Mechanics pp 77-165 | Cite as

The Principles of Canonical Mechanics



Canonical mechanics is a central part of general mechanics, where one goes beyond the somewhat narrow framework of Newtonian mechanics with position coordinates in the three-dimensional space, towards a more general formulation of mechanical systems belonging to a much larger class. This is the first step of abstraction, leaving behind ballistics, satellite orbits, inclined planes, and pendulum-clocks; it leads to a new kind of description that turns out to be useful in areas of physics far beyond mechanics. Through d’Alembert’s principle we discover the concept of the Lagrangian function and the framework of Lagrangian mechanics that is built onto it. Lagrangian functions are particularly useful for studying the role symmetries and invariances of a given system play in its description. By means of the Legendre transformation we are then led to the Hamiltonian function, which is central to the formulation of canonical mechanics, as developed by Hamilton and Jacobi.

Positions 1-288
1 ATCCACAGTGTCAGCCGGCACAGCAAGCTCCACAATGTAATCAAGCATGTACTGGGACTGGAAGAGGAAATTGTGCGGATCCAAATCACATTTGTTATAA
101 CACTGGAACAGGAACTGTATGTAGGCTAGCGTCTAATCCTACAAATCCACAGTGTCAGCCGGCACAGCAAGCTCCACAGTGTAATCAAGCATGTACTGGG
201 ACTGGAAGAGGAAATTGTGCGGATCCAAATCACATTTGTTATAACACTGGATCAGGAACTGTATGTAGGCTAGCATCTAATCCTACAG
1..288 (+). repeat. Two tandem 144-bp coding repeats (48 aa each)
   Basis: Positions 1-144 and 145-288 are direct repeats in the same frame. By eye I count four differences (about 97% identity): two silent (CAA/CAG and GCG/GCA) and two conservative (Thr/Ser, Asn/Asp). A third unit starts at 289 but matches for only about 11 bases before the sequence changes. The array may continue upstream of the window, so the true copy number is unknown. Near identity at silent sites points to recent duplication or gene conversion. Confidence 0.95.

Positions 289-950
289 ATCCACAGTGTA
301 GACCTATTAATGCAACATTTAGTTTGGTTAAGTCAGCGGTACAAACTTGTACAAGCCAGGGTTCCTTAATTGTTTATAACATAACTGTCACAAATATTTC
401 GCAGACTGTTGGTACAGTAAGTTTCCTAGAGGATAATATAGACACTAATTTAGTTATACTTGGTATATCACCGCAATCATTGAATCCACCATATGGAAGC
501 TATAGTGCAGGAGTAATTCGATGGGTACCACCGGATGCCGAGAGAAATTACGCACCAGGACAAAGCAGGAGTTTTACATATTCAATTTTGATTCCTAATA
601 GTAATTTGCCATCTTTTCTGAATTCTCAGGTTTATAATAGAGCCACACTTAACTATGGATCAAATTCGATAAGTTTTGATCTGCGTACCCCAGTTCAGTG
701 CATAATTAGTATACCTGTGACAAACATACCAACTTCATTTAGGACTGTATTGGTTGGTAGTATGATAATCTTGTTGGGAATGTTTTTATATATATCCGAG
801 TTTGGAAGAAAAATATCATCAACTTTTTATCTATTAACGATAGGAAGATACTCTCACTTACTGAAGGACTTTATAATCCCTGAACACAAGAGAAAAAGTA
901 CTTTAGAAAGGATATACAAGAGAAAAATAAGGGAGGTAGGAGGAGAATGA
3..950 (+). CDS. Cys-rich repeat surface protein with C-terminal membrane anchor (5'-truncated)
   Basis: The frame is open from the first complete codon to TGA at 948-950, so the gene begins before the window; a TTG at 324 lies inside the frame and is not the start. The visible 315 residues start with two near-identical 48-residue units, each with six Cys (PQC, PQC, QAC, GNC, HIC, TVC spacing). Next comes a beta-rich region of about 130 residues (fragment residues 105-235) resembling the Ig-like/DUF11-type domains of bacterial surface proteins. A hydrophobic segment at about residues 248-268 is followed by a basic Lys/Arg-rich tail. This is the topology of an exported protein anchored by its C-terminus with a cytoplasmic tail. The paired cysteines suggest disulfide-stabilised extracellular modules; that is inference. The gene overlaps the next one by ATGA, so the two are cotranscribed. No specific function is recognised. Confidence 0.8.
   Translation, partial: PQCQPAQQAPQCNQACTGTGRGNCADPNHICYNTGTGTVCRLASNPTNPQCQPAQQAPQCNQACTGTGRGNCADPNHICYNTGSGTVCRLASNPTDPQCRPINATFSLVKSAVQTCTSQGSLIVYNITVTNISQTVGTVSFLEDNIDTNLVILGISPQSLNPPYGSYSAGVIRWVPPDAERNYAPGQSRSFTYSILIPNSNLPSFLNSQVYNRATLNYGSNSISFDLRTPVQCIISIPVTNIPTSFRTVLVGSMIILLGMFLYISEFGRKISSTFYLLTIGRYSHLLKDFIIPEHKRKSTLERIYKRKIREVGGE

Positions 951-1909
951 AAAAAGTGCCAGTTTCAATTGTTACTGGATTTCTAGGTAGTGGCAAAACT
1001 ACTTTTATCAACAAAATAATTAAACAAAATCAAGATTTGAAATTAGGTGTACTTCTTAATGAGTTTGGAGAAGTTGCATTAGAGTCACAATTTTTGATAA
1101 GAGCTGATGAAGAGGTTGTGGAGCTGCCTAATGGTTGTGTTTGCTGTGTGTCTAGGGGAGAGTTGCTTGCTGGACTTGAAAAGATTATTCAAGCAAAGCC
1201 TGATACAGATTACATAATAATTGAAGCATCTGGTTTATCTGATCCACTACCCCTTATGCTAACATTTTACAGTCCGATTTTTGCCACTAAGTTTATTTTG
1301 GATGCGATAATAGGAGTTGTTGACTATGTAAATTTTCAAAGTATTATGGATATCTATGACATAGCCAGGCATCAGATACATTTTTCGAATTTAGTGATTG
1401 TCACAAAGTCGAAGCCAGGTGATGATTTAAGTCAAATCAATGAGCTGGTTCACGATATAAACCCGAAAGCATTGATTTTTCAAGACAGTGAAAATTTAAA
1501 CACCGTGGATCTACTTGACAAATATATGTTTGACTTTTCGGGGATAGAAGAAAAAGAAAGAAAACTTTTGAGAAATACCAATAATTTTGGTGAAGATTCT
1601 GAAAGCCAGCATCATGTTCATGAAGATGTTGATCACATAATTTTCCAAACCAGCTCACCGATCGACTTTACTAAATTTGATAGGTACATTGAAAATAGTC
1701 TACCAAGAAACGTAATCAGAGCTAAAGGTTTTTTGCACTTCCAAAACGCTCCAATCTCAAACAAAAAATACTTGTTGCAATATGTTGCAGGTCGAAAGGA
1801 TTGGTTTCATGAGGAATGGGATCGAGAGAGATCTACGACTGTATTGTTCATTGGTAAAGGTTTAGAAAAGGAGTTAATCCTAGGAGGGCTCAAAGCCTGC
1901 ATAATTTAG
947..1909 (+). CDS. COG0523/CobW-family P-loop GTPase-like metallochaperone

Harmonic Oscillator Poisson Bracket Lagrangian Function Hamiltonian Function Canonical Transformation 
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© Springer-Verlag Berlin Heidelberg 1999

Authors and Affiliations

  1. 1.Institut für Physik, Theoretische ElementarteilchenphysikJohannes Gutenberg-UniversitätMainzGermany

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